Pain in your achilles tendon, the large tendon at the back of the angle that connects your large calf muscles to your heel bone, can be caused by tight heel cord. By now, you know what that means ― yes, STRETCH! Ending your run with stretching and icing is an ideal scenario for this malady. But, don’t forget your pre-run stretchin,g especially if you are experiencing pain and/or other symptoms with your heel. Again, always ice for 10-15 minutes after a run, not before. Before running, you may numb the area too much and not feel the pain or strain you are putting on your heel. Also, make sure you are in the right shoe for you. If your shoes are too stiff it will increase the lever arm and cause more strain on the back of your heel.
Blisters are just a pesky but simple annoyance that comes with running, right? Wrong! Pesky, yes ― especially in the summer months when increased moisture (a.k.a. sweat) causes increased friction and shearing forces. In a well-trained athlete, this is not usually felt until it's too late. To help prevent blisters, choose socks and running shoes with care. There are many technical socks out there, but whichever you choose, be sure to check the fiber that makes up the sock fabric. Synthetic fibers, such as polyester, acrylic, nylon, polypropylene, Coolmax, as well as natural wool are wicking fibers that will keep the moisture away from your skin, thus decreasing the chances of blistering. Some technical socks actually have two layers that protect your skin from friction and others place extra padding in common problem areas, such as the toes, forefoot and heel. For those of you who suffer from blistering between the toes there are even toe socks that can decrease the friction between the toes.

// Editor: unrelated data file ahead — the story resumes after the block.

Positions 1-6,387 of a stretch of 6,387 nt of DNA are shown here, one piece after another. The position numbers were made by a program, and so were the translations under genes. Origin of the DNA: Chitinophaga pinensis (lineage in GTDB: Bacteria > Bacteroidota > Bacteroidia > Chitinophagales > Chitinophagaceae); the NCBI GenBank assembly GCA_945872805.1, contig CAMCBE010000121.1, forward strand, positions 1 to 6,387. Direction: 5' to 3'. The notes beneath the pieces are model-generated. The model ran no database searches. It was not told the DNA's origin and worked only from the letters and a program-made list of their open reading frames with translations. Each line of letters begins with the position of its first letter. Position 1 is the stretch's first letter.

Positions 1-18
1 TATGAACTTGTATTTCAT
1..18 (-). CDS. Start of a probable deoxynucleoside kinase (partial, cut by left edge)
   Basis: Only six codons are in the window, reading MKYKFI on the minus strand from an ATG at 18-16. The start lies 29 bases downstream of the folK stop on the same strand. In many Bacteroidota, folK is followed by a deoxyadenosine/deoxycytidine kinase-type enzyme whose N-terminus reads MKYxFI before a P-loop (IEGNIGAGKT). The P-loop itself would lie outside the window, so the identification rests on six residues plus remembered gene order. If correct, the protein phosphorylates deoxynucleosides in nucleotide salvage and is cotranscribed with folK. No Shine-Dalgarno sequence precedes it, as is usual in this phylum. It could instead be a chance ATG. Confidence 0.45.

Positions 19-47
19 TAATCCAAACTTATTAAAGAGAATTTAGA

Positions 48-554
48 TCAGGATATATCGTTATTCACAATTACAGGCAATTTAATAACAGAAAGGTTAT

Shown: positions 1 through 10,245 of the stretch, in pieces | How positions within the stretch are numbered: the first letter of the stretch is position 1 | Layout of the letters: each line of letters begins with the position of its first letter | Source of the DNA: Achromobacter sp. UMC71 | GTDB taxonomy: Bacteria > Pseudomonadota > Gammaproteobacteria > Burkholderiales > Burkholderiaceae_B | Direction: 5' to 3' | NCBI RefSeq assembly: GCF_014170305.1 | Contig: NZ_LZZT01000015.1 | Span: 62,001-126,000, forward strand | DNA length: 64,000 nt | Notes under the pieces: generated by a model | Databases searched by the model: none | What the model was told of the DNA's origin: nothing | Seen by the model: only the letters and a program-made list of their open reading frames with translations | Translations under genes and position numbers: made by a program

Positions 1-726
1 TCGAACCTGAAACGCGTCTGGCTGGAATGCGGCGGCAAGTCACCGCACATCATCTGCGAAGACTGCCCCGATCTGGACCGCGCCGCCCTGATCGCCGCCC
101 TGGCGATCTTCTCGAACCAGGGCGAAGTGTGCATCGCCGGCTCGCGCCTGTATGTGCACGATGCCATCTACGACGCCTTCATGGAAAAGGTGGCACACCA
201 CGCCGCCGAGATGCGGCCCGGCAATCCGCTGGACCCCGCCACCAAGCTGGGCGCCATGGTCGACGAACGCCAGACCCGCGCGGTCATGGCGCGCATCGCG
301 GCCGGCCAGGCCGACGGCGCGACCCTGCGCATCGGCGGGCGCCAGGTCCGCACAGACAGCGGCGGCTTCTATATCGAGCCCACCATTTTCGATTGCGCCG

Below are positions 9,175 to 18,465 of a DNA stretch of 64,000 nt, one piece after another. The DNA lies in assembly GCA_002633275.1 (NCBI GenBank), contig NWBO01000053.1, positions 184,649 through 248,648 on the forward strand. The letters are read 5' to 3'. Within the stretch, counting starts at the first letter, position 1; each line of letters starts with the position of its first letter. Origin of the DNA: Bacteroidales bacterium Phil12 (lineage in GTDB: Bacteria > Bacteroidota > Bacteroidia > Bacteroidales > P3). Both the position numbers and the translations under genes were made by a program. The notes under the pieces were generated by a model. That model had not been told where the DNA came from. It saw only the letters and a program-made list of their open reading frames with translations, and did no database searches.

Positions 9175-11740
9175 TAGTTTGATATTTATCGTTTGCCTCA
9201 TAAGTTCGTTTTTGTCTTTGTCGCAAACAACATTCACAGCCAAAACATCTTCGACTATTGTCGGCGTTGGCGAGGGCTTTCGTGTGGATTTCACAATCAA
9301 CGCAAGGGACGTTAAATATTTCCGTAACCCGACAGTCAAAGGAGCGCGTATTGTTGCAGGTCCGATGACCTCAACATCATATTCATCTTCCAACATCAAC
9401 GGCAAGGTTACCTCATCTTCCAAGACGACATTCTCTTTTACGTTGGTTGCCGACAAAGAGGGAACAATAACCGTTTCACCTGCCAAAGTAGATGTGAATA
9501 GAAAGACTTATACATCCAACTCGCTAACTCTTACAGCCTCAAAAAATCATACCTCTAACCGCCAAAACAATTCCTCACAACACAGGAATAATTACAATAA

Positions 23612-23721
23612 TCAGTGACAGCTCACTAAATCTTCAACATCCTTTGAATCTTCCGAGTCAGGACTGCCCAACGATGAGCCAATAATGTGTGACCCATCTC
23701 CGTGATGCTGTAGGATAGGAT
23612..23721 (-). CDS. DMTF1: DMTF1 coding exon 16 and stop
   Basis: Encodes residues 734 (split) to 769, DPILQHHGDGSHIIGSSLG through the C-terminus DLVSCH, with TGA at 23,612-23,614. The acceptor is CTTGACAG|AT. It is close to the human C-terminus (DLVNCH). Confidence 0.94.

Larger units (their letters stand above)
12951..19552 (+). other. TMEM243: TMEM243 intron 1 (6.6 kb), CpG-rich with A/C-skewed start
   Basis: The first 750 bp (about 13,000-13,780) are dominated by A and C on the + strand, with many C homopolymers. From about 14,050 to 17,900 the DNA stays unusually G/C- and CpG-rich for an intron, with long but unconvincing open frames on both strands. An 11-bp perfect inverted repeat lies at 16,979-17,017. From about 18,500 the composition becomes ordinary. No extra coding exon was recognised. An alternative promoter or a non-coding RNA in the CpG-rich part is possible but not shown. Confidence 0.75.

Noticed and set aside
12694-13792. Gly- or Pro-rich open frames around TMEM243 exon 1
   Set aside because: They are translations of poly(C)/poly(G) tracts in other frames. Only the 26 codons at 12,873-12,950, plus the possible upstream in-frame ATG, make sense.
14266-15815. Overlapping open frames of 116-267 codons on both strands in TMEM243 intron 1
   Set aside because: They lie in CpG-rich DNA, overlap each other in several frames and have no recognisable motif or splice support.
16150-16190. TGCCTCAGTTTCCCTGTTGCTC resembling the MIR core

Like shoes, the fit of your socks is important. Too big and the sock can bunch up or wrinkle and cause blisters. Too tight and it can bind the toes and cause blisters there. If you have tried all this and still cannot shake blisters, there are products that you can apply to the skin before running, such as Body Glide or plain-old Vaseline. Just make sure you have tried them on a few runs before trying it on race day.
Once you have your socks figured out, take another look at your shoes. A good rule of thumb is to replace your shoes at 500 miles or six months, whichever comes first. Check the tread wear. If the tread is thinning or shows uneven wear patterns, it's time for a replacement pair. Look at the upper, if it's leaning in or out, it's time to say goodbye, or at least retire them to mowing the lawn. Even if your shoe looks ok, if you have a lot of miles or time in them, it may be time to move on. Running shoes have a middle, shock-absorbing layer that can wear out faster then the rest of the shoe. After a period of use, this part of the shoe may not rebound as well, decreasing shock absorption and increasing the load on your foot.
Try on new shoes with your favorite wicking, technical socks and after activity or at the end of the day when your feet are a little swollen. Check that the shoe is comfortable and that you have at least a thumb's width between your longest toe and the end of the shoe while standing. Don't postpone your shopping trip ― you'll want to make sure you have two or three weeks to break in your new shoes before the big race! Good luck!